How are hypocrites punished in the Inferno?

In Dante’s epic poem Inferno, hypocrites are punished by being forced to walk in circles while wearing outwardly ornate robes lined with heavy lead. Dante comments on the hypocrisy of clergymen who profess virtuous moral and religious beliefs but fail to uphold and practice them themselves. The men are damned to bear these seemingly lovely yet ultimately burdensome cloaks forever as “two-faced” hypocrites. Examples of such hypocritical religious figures include Catalano and Loderingo.

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In canto 23 of Dante’s Inferno, Virgil and Dante witness hypocrites meeting their punitive fates in the Eighth Circle of hell. A hypocrite is a person who publicly professes to possess virtues, principles, or moral or religious beliefs but does not actually practice them. Privately, a hypocrite’s actions are not consistent with or do not uphold these publicly stated beliefs.

According to Allen Mandelbaum’s translation of this Italian epic poem, these specific sinners

moved about with lagging steps, in circles,
weeping, with features tired and defeated.
And they were dressed in cloaks with cowls so low
they fell before their eyes, of that same cut
that’s used to make the clothes for Cluny’s monks.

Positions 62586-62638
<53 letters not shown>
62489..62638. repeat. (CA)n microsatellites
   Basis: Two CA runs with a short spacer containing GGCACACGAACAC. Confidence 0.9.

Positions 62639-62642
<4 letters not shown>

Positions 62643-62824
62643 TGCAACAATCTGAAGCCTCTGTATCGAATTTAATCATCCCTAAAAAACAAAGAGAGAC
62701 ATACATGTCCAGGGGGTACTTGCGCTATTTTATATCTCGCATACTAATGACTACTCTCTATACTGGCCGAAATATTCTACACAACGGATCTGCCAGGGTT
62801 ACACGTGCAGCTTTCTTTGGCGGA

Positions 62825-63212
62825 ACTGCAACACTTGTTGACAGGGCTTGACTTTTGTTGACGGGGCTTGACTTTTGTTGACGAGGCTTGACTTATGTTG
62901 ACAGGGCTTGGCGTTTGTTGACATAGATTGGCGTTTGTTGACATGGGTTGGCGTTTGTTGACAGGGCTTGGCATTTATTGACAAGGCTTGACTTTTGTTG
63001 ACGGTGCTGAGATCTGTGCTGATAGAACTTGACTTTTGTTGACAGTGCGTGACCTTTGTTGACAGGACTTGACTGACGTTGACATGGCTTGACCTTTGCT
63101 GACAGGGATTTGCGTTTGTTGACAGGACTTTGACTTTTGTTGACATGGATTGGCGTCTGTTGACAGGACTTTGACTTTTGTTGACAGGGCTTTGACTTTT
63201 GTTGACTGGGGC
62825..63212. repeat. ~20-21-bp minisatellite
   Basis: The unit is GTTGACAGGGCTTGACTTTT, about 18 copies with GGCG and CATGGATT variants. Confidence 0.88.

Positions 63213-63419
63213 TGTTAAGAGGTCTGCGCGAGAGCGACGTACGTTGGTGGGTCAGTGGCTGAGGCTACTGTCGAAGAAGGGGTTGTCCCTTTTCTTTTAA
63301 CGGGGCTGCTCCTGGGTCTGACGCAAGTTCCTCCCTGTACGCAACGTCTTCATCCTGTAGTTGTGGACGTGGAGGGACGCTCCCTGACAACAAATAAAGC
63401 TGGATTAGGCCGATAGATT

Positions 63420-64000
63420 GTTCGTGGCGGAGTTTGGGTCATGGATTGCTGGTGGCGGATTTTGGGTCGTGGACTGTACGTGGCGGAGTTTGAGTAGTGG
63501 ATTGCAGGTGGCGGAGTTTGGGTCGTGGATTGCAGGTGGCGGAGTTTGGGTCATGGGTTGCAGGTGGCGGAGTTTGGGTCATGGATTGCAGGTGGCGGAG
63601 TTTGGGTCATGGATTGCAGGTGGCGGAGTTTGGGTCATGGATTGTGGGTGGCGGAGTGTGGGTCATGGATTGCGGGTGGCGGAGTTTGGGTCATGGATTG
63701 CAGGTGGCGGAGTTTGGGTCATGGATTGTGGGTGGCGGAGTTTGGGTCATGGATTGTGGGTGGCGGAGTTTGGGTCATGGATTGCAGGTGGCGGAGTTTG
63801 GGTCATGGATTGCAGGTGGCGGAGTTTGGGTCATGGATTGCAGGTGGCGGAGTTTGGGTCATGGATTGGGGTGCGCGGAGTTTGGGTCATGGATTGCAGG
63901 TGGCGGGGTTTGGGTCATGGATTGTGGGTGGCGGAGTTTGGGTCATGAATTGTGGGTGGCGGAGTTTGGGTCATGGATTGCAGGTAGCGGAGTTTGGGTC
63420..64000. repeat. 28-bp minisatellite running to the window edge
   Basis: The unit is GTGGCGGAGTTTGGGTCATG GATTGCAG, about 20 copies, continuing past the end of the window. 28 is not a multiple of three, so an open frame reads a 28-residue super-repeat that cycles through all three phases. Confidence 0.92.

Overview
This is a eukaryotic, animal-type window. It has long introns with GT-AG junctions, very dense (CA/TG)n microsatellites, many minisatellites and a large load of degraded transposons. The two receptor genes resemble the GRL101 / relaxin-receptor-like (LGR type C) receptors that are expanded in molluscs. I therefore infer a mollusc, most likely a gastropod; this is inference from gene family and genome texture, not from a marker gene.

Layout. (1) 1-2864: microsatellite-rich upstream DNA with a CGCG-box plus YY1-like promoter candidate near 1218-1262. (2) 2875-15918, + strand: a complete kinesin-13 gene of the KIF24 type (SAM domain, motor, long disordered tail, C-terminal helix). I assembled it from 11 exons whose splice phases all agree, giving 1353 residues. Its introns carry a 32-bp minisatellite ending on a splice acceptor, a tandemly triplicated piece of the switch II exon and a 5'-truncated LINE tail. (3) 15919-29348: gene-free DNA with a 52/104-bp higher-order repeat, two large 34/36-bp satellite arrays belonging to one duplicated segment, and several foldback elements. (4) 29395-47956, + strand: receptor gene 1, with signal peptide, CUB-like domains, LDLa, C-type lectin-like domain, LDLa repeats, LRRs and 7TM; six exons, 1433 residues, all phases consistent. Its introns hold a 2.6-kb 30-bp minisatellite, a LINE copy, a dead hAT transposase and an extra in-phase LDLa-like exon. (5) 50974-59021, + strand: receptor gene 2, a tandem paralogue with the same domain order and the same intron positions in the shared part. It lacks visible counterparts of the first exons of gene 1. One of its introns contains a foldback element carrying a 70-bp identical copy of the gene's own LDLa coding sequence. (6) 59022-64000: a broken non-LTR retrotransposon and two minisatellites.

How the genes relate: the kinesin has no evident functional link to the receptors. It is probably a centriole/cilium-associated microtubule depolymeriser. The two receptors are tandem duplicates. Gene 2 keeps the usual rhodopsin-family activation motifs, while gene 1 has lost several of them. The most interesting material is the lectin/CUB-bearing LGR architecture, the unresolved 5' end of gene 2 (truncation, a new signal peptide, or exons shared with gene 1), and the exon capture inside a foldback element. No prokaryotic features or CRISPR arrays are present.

Outside, these cloaks were gilded and they dazzled;
But inside they were all of lead, so heavy
that Frederick’s capes were straw compared to them.
A tiring mantle for eternity!

Dante sees members of the clergy who were held in high esteem during their lives now sentenced to atone for their hypocrisy after death. They are forced to wear robes like those of the monks of Cluny, a famous Benedictine monastery in Burgundy. The Cluny monastery was created in a reform movement that returned to older monastic traditions of peace, prayer, and charitable works. The “gilded” and dazzling cloaks reveal the later clergy’s accumulation of riches and power and movement away from more benevolent and humble practices.

While the exterior of the cloaks look ornate, they actually are heavy and burdensome with lead interior lining. In fact, they made Holy Roman Emperor Frederick II’s capes—he supposedly punished traitors by making them wear capes of lead and having them thrown into boiling cauldrons—seem as light as straw. So while the hypocritical clergymen can appear important and glamorous with gold-adorned cloaks (and thus worthy of being served), they are encumbered with bearing the enervating weight of lead forever or “for eternity.” They cannot sit down or rest but must continue to walk in circles.

Examples of religious hypocrites in the Eighth Circle include two Knights of Saint Mary (also known as “Jovial Friars”), Catalano and Loderingo. These men were supposed to bring peace to the city of Florence by intervening between feuding political factions; instead, they took advantage of their power for their own gain, which led to greater violence in Florence.

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